"Is the city of Milwaukee going down the slippery slope of having to finance parking at every turn?" said Alderman James Bohl Jr., who also says he is undecided about the Manpower subsidy. "I have a hard time believing it’s in our best interest to do that unless a real beneficial case can be made."
Aldermen Robert Bauman, Willie Wade and Joe Dudzik also said they are undecided and need more information about the project.
Bauman said he wants to see an economic impact report that shows the benefit of bringing Manpower downtown.
"I will support this development if it is demonstrated that there will be more economic benefit generated than the cost of the (city’s) investment," he said. "Show me the return on a $25 million investment, and I will support it."
Bauman said the city funding for the project should have been considered a general subsidy and should not have been presented as a subsidy to provide free parking to Manpower employees. The city should not be subsidizing parking, especially at the same time it subsidizes mass transit, he said.
"We’re subsidizing opposites," he said.
But if the city refuses to provide subsidies for downtown office development, those projects may be built in the suburbs instead, and the city would miss out on the benefits that office tenants and their employees could bring to other downtown businesses.
"I think (the opposition to the Manpower TIF) is short-term thinking," said Alderman Michael D’Amato, whose ward includes the Manpower site. He opposed the PabstCity project, but supports the Manpower TIF. "To add 1,000 to 1,200 jobs downtown for the next 20 years is going to help the housing market and the retail market in the downtown area. It’s a tremendous shot in the arm for the City of Milwaukee. If the city did not provide some incentives, they would have chosen to go someplace else."
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So far, buyers have reserved seven of the 38 condominiums planned in Deerfield, Ill.-based Legacy Real Estate Partners LLC’s Flatiron project in the Park East Freeway corridor. Construction will begin once 10 units are reserved, said Rod Engel, a principal of Legacy Real Estate Partners. Construction is expected to begin in late spring and be completed by the summer of 2007, he said. The five-story building will be built on a sloped, triangular-shaped lot at Water, Jefferson and Pleasant streets. Legacy won a design competition and purchased the lot from the city for $230,800. The starting price for the Flatiron condos is $169,900. Shorewest Realtors is marketing the condos. The building will also have 2,800 square feet of retail space, Engel said.
Caledonia-based Legacy Development is planning a mixed-use New Urbanism development for 320 acres of farmland located east of the intersection of County Highways K and V. The development, to be called Twelve Oaks, would have 950 homes, about 70 percent single family and 30 percent multi-family townhomes, priced between $250,000 and $500,000. There would be up to 200,000 square feet of office space and 270,000 square feet of retail space, including a grocery store. A home built in the 1880s would be converted into a bed-and-breakfast inn. The compact, pedestrian-friendly development would also have athletic fields, a homeowners association-funded community center with a swimming pool, natural areas and possibly a church and a school. The project was designed by Shorewood-based Studio 1032. The development will create sort of a downtown or town center for Caledonia, said Legacy Development president John Helding. The development would occur in phases from 2007 to 2012. The project is yet another sign of the development potential of the vacant land along the Interstate 94 corridor between Milwaukee and Chicago. "Being one mile off the Interstate is critical," Helding said.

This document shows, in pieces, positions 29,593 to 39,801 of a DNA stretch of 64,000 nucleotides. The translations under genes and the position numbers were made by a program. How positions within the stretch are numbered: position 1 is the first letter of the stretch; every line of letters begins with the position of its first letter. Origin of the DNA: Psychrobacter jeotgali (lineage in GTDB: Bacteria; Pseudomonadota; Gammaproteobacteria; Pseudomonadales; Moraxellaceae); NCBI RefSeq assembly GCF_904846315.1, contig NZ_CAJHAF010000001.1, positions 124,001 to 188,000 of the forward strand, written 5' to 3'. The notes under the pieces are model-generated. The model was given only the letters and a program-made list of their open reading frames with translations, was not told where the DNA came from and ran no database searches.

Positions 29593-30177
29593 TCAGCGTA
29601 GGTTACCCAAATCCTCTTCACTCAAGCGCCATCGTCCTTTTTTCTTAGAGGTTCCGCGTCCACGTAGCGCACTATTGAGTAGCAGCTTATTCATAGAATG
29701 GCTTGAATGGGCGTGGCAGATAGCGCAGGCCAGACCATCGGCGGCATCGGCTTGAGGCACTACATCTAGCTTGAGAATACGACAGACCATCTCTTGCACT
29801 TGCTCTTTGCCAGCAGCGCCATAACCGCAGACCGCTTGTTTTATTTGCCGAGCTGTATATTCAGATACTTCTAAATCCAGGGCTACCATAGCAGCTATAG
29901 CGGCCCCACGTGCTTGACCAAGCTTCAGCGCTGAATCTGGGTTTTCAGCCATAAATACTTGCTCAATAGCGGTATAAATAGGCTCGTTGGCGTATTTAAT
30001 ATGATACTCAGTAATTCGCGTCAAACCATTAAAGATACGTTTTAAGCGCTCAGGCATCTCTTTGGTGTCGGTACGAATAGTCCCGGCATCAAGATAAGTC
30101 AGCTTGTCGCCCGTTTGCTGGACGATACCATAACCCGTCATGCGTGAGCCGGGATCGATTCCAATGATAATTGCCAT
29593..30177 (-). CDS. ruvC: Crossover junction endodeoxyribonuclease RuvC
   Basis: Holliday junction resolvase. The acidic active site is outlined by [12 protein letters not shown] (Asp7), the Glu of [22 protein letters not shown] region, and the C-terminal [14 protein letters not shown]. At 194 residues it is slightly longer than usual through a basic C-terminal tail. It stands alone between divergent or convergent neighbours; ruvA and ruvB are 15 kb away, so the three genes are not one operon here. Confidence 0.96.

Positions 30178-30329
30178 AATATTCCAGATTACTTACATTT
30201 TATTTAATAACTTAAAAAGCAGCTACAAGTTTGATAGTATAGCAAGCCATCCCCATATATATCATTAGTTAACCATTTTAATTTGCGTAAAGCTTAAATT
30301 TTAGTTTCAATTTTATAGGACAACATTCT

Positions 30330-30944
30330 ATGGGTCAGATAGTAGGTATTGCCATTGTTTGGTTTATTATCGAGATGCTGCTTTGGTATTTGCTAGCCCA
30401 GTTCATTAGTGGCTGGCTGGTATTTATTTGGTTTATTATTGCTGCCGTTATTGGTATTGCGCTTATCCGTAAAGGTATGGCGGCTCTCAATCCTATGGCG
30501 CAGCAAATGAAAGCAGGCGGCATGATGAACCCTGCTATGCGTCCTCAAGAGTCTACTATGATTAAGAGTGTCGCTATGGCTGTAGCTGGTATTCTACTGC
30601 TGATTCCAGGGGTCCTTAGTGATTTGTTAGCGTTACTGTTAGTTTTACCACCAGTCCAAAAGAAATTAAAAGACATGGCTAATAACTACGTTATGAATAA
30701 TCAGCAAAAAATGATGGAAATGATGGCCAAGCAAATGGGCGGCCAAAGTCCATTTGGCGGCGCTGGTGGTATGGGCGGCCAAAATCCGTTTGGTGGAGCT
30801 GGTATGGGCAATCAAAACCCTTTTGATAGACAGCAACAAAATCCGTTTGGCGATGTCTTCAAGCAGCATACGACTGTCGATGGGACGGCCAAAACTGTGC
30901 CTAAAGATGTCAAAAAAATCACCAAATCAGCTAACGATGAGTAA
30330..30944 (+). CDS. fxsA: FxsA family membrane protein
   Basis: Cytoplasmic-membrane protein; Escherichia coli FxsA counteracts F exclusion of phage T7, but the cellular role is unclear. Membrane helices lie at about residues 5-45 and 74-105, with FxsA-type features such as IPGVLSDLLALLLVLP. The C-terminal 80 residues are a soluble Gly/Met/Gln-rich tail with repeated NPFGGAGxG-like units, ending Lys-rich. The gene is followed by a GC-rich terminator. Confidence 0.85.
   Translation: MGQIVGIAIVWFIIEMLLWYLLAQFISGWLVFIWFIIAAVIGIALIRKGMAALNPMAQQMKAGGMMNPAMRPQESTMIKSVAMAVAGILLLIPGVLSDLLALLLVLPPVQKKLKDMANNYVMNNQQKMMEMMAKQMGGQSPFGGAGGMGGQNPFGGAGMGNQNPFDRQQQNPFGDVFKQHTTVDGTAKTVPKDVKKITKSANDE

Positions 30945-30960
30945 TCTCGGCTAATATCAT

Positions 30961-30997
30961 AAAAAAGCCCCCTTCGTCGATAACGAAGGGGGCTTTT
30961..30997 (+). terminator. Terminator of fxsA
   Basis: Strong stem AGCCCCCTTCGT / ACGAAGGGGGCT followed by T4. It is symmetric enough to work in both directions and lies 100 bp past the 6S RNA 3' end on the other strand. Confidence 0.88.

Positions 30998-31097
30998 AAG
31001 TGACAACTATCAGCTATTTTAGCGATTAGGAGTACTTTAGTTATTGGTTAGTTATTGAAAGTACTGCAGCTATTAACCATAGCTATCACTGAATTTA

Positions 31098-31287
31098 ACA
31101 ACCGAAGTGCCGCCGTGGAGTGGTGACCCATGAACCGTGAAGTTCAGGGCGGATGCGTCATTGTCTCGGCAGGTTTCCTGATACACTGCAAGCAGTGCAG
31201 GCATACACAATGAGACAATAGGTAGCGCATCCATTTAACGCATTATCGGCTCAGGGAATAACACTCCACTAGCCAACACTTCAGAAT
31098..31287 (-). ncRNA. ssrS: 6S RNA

Equitable Development LLC plans to build five, one-story retail buildings with a total of 41,420 square feet of space and a two-story office building with 20,000 square feet of space at 5610 W. Rawson Ave. The property is a narrow, but long 10-acre site. The Guarantee Landscape building on the property would be demolished.
Chicago-based Corretti Development is planning a three-building commercial development at the southwest corner of 30th Avenue and 18th Street on the city’s north side. The six-acre site is currently vacant. Corretti plans to build a 8,000-square-foot Walgreens store and a 4,300-square-foot McDonalds restaurant on the site. The third building will likely be a bank, Corretti has told city officials.
The massive Pabst Farms residential and commercial development at I-94 and Highway 67 has attracted two more retail tenants to the Marketplace at Pabst Farms. Cingular Wireless will occupy 2,600 square feet of space and Barnes Jewelers will occupy 1,476 square feet of space. Mid-America Real Estate brokered the leases. The Marketplace at Pabst Farms is a 118,000-square-foot retail area with tenants providing goods and services for neighborhood residents. It is anchored by a 66,000-square-foot Pick ‘n Save grocery store. Other tenants include a Starbucks cafe, Nick-N-Willy’s pizza, Martinizing and Fantastic Sam’s. M&I Bank is also planning to build a branch in a different part of Pabst Farms. Eventually, Pabst Farms will have a larger retail area with stores intended to draw shoppers from throughout the region.
Another grocery store will bite the dust soon, after losing marketshare to a Wal-Mart Supercenter. Richter Sentry Foods on Edwards Boulevard is planning to close before the end of February. The store has been in Lake Geneva for more than 40 years, including 16 at the current location. In 2004, Wal-Mart replaced its discount store, located across the street from the Sentry store, with a Supercenter store. Unlike its regular discount stores, the Wal-Mart Supercenter stores include grocery items and compete directly with local grocery stores. The only other large grocery store in Lake Geneva is a Pick ‘n Save store.